My cousin Doug's PC Maylin is 14th level. He has a small castle, three henchmen, all 8th level. 40 men-at-arms + leaders, and eight griffons. That's not at all extravagant when compared to stories about the PCs in Gary's campaign. That's 10,960 gold pieces a a month for expenses. The money needed to build a castle at name level, and then maintain it, plus henchmen, etc. A lot of treasure coming in was definitely the expectation. All those pauper PCs I played in the 2E days.
The downside is the accounting involved which a lot of players don't seem to want to do these days. Back in the war gamer days players were more detail oriented or at least understood that was an essential part of the game. Nowadays, players seem to want to focus on the role-playing, the tactics, the game night experience -- but don't want to do what they perceive as boring homework. One of my players, Mark, hired some men-at-arms and retainers to accompany his dwarf fighter, especially to help guard and maintain their campsites when they travel (a good idea), but he's expressed a desire to get rid of them because he finds it to be a burden to keep up with the accounting and often not a lot goes on with the NPCs since they don't go into the dungeon with the characters. If they don't roll random encounters these NPCs usually don't come into play. One night Mark was complaining about all of his NPC's, and I responded: "But you wanted them." He shrugged and said, "And now, I don't." My players also get annoyed when I ask them how much money each has, where it is stored on their person, how much is stored elsewhere, etc. They struggle to keep track of what they have. To be fair, I don't keep track of their living costs between adventures, either -- those mundane details often fall by the wayside.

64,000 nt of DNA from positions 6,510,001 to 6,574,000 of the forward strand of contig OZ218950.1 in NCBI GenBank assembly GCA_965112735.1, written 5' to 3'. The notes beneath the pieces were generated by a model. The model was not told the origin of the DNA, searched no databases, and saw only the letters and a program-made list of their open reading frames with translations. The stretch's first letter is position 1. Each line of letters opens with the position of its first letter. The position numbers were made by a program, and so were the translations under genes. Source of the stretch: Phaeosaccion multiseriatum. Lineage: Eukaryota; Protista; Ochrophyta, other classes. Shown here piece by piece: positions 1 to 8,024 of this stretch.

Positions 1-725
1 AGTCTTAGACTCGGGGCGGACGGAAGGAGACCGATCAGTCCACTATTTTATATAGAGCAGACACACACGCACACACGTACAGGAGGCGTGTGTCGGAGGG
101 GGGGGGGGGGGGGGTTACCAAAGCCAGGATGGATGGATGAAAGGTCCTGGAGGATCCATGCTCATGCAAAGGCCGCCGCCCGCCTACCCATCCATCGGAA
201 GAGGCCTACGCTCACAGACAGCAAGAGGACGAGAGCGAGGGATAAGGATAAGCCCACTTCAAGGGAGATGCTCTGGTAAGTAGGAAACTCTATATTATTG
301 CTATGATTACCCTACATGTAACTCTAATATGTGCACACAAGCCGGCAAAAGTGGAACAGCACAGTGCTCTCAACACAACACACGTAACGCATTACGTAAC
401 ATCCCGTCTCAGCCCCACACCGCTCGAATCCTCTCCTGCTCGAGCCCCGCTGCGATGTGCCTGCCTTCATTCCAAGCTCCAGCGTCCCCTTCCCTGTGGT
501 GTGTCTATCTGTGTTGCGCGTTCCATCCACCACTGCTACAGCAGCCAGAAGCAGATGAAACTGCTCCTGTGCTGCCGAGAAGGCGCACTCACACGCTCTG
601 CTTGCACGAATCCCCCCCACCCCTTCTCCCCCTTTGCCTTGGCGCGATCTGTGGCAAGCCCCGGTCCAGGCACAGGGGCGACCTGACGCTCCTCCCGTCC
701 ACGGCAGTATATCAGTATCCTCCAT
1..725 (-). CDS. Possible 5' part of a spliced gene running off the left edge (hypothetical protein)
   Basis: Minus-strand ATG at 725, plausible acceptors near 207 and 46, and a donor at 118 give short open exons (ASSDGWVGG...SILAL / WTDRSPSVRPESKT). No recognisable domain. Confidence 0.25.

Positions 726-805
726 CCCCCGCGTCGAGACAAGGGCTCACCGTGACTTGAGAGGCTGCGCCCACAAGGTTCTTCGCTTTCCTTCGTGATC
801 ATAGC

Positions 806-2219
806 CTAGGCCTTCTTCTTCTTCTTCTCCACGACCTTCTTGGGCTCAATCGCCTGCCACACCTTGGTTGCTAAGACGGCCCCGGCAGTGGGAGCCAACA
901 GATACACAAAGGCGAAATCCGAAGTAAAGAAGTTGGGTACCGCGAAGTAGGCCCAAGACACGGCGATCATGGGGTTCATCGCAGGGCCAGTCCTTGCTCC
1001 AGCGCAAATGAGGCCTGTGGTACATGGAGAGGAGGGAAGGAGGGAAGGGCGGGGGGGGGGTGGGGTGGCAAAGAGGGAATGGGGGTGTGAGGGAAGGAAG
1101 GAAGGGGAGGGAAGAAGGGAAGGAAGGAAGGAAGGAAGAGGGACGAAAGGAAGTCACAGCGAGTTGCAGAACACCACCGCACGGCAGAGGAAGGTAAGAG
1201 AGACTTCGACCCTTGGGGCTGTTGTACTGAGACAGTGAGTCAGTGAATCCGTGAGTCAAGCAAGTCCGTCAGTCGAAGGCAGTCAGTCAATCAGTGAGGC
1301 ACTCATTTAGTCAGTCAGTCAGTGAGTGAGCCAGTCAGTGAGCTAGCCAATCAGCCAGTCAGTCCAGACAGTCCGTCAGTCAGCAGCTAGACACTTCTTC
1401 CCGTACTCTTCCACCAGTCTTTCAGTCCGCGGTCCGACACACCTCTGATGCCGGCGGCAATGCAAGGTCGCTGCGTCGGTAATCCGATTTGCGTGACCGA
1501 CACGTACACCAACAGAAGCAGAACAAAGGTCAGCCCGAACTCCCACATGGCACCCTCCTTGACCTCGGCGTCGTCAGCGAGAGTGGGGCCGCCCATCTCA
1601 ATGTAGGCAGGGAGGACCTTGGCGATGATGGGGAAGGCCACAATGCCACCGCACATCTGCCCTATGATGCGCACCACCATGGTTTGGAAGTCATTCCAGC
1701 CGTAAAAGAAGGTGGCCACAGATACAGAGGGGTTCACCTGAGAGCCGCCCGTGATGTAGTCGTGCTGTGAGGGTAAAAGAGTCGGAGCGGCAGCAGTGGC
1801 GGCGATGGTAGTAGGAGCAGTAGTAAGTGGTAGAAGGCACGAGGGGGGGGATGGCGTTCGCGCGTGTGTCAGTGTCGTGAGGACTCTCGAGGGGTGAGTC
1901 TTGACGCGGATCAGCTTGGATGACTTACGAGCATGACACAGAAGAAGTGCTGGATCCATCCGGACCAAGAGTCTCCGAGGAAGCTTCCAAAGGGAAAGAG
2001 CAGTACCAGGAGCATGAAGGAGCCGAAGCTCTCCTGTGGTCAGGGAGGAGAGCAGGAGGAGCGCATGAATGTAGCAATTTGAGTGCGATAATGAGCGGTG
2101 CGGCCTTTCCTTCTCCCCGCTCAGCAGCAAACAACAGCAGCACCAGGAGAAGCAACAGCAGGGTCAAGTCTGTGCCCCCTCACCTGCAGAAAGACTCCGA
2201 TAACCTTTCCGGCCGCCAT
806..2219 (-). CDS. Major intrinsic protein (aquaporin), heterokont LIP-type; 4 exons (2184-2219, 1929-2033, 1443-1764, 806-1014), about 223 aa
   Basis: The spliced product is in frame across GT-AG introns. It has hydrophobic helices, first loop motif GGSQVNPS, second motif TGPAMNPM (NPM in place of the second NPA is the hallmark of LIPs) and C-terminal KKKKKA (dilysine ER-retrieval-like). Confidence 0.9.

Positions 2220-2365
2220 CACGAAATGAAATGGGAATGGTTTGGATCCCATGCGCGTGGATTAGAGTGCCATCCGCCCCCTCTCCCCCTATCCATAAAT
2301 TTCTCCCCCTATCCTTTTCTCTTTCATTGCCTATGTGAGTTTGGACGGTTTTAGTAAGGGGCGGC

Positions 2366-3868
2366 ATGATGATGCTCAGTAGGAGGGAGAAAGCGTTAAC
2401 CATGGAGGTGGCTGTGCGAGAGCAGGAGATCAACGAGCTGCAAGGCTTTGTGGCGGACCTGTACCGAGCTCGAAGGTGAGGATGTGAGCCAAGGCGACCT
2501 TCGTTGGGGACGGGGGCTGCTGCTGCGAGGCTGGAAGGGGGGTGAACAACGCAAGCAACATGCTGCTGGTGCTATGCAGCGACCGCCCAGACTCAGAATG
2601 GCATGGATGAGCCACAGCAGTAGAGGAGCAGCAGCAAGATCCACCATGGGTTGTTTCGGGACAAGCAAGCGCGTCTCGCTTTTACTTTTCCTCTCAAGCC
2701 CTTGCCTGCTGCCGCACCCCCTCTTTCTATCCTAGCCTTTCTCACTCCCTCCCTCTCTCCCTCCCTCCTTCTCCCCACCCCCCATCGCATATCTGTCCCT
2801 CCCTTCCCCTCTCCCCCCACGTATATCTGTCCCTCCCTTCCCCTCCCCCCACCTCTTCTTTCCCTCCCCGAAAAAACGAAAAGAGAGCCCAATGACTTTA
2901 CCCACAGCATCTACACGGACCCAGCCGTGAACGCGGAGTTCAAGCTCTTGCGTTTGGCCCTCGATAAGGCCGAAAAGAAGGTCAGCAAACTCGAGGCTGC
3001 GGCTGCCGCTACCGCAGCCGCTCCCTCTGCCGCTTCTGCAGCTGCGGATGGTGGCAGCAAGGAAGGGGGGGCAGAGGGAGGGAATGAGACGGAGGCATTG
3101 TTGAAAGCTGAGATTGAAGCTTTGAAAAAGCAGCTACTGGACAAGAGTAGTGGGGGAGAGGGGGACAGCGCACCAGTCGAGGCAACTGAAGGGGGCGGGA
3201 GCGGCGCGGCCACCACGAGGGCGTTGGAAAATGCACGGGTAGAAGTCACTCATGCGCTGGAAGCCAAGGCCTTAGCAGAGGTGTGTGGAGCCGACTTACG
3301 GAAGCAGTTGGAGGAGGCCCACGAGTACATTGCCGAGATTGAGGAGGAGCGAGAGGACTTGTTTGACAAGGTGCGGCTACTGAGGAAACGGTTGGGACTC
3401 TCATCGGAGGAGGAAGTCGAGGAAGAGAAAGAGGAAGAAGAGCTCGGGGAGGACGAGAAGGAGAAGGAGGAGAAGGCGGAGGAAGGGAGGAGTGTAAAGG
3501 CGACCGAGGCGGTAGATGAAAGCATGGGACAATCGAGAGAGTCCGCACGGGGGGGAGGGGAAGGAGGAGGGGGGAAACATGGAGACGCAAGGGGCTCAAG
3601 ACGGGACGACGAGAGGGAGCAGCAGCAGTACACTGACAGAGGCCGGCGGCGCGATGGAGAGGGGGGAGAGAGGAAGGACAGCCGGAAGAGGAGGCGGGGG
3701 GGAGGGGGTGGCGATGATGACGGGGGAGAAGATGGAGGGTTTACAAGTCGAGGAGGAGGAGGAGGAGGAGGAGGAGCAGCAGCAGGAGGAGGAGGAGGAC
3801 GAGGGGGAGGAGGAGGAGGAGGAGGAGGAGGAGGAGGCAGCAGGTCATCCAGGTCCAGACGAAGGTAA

Last Edit: Jan 27, 2023 15:44:03 GMT -5 by GRWelsh
For the most part it is a player choice. they can avoid it if they aren't interested. The newer experience rules probably work better for the more common style of play, since the original revolve around some assumptions that haven't really been very common since the 70s.